Closing Job Orders: Project Management 101

Apr 3, 2009

In the IT staffing world, project management is often a popular topic of discussion. Some of the key principles of effective project management include defining the customer requirements, project deliverables, timelines and milestones, and creating a communication plan.

To use the waterfall methodology, we don’t proceed to the next step or phase of the project until the current one is complete. These same principles apply to closing a job order or managing the sales cycle.

Let me explain.

Defining the Project Plan and Project Milestones

When you get a job order, the first step and your first obligation is to qualify the order and take a detailed statement of work from the customer. A job description is NOT a qualified job order. When capturing the requirement, you also need to set expectations with the client for the course of action that will follow from that moment forward.

Think of it as building your project plan. To do this, you need to uncover in finite detail exactly what steps and action items your customer will have to complete internally before he or she can hire your candidate and have them onsite working. This is your project plan framework.

Why must you do this?

First, because the steps and action items the client must complete (review resumes, schedule interviews, sign off on purchase orders, get other approvals, fill out job description for HR, etc) is the sales process. You need to understand the sales process in order to close business. You can’t expect to close business (with any consistency) unless you know these details and have a project plan. Additionally, you (and/or your recruiter) must also find out exactly what steps and action items your candidate will have to complete before they can accept an offer.

Having captured all of these steps and action items, you have now defined your project milestones. Each completed step represents a project milestone. The goal is to hit each milestone on time until we reach the delivery date-the day the consultant begins working.

To develop a timeline, I like to work backwards. For example, let’s assume the client says the project must be delivered by December 31, 2009, and to meet that deadline they need the consultant on-site working by April 20, 2009.

Today is April 3. When taking the job order, either on the phone or ideally face to face, walk your client through every project milestone you identified and find out from them exactly how long each milestone will take to be completed before you can move on to the next milestone. That timeline should map into the April 20, 2009 delivery date. Having assigned completion dates to each of these milestones, you now have your project plan.

At this point in the conversation, I like to replay this plan back to the client for them to reconfirm they are on board and committed to the plan. Gaining commitment from the customer is key and the goal is to get their agreement. You also want them to feel like it is their plan, not your plan. When it’s their plan, they take ownership of it. It’s real.

Here is a simplistic example of what you will wan to discuss with your client and get them to agree to.

Project Milestone —-  Delivery Date
Initial review of resumes —- April 5th
Feedback on resumes —- April 6th
Face to face interviews confirmed —- April 7th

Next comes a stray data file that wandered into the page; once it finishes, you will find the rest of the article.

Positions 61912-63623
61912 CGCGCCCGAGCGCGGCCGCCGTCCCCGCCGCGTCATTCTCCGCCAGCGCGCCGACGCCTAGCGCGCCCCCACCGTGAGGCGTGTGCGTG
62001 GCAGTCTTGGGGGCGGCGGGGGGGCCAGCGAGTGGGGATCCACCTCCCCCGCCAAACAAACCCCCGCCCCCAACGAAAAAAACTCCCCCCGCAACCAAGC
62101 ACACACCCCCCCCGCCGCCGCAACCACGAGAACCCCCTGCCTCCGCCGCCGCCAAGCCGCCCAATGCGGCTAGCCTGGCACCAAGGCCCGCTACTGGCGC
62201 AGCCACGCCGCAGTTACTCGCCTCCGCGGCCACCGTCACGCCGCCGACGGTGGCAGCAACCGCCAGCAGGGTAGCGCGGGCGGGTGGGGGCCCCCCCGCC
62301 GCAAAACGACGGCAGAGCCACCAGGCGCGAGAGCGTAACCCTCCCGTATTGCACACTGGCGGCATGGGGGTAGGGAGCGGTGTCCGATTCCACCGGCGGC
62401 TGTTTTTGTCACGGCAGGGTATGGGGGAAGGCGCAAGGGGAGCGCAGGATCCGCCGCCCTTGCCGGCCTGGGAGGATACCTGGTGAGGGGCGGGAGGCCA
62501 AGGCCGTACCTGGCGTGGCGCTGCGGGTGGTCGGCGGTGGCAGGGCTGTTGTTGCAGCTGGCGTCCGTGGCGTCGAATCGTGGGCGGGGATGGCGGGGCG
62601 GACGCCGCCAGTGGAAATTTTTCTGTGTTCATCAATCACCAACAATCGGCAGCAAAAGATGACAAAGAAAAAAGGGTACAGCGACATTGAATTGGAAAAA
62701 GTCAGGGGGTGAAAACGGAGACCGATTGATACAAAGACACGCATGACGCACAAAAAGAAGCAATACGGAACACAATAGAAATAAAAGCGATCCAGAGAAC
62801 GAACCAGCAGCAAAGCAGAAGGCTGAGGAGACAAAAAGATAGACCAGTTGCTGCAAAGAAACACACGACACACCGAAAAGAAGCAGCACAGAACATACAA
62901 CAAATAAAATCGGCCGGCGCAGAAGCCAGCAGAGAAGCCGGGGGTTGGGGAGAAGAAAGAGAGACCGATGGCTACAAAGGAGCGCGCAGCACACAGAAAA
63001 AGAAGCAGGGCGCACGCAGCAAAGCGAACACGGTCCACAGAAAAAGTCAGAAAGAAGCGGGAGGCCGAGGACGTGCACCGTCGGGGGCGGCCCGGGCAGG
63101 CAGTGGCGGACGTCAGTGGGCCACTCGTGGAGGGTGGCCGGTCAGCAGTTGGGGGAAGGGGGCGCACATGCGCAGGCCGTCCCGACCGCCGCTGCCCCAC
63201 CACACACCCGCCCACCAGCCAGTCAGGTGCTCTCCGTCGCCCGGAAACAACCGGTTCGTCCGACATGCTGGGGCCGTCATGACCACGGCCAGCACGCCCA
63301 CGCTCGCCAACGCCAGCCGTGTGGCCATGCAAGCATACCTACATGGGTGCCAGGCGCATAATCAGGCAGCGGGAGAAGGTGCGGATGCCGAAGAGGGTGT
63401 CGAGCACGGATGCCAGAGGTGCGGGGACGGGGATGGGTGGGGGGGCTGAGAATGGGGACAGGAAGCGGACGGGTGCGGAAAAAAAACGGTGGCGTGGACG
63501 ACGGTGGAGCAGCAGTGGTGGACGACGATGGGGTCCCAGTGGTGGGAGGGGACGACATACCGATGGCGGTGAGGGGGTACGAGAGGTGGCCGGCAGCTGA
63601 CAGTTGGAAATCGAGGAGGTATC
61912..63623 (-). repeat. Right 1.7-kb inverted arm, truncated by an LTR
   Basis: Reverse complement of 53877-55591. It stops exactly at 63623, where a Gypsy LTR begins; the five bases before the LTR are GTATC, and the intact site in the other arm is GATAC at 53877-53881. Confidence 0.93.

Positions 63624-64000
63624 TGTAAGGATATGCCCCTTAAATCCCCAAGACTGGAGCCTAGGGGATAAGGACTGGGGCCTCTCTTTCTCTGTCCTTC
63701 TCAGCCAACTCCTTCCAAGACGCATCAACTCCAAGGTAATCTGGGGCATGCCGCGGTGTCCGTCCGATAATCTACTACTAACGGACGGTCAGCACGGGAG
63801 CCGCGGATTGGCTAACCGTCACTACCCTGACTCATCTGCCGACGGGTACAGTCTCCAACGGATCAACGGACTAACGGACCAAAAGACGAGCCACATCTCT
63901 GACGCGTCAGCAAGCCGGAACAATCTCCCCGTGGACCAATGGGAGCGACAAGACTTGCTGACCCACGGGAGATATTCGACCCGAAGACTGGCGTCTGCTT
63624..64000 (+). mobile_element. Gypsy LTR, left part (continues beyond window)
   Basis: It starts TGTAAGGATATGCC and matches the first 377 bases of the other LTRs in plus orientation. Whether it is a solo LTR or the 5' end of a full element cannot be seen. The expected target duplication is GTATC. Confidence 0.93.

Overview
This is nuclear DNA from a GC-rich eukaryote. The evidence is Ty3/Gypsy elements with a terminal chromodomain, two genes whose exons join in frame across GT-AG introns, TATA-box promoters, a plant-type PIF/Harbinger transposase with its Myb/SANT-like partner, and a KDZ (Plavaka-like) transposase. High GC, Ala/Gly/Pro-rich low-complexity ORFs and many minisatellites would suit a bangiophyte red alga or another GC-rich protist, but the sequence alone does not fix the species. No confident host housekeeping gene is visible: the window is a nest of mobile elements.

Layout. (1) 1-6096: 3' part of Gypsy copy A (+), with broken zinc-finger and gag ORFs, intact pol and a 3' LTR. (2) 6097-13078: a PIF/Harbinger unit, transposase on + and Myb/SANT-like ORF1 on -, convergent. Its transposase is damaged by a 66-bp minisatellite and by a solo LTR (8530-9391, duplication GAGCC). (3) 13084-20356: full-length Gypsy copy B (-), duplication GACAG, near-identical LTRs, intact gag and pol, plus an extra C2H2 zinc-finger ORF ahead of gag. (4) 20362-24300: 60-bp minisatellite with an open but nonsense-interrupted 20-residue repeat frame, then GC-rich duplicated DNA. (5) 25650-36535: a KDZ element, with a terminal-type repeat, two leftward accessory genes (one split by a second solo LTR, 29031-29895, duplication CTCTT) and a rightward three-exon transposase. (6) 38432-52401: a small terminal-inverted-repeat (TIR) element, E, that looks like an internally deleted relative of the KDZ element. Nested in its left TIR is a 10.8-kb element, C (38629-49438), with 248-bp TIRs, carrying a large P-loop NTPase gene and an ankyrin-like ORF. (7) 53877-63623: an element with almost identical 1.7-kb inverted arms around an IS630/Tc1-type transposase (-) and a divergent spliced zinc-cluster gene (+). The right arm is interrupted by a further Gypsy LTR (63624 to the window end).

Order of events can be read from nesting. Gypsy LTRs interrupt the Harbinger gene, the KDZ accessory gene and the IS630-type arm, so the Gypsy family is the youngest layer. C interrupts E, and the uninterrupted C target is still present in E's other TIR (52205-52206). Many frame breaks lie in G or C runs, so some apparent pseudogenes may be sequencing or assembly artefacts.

Interviews concluded —- April 9th, 10th, 11th
Internal review & discussion of candidate interviews —- April 13th
Interview feedback provided to Dan (vendor) —- April 14th
Purchase order approved by Manager —- April 15th
Purchase order approved by VP of IT —- April 17
Purchase order approved by HR —- April 18

In this scenario, there are still many more milestones (at least in my world) that would be included and that would need to be completed before we can hit our end deliverable. Hopefully you get the idea. Going through this simple exercise, it’s easy to see how many steps your client has to go through in order to hire a contractor. It’s a lot of work on the part of the customer to hire an external consultant. Remember that.

Expect The Unexpected

Let’s be honest, projects typically don’t go 100% according to plan.

What happens if someone from the interview team is out sick for two days? How does that impact the interview and feedback schedule? How does that impact the delivery date? What is the customer’s contingency plan for that? Have they thought of it?

As the project manager, it is your job to be thinking at least two steps ahead of your customer. You need to be playing out all of the potential scenarios that could potentially jeopardize the project. The best way to do that is to play out the scenario with the customer and ask, “What will you do in this situation?”

Think of the things that are going to prevent you from closing the deal ahead of time. Let your customer tell you how they will handle it. This is your contingency plan.

Managing Expectations

In the staffing business, it’s all about managing expectations. Think about it. You are managing your own expectations in terms of what you expect to happen and when. You have to manage the expectations of the candidate and the client, not to mention the recruiters.

And oh yes, what about your manager? The ones who are always asking and wondering, when is that deal going to close? If your manager ever asks you a question about the sales process or the next step in the sales process and you don’t have definitive answer as to what is going to happen next, you are not doing a good job.

Put a project plan in place, manage to the milestones, and get your client on board, and you will be able to manage everyone’s expectations with supreme confidence. And you will put more people to work, too!

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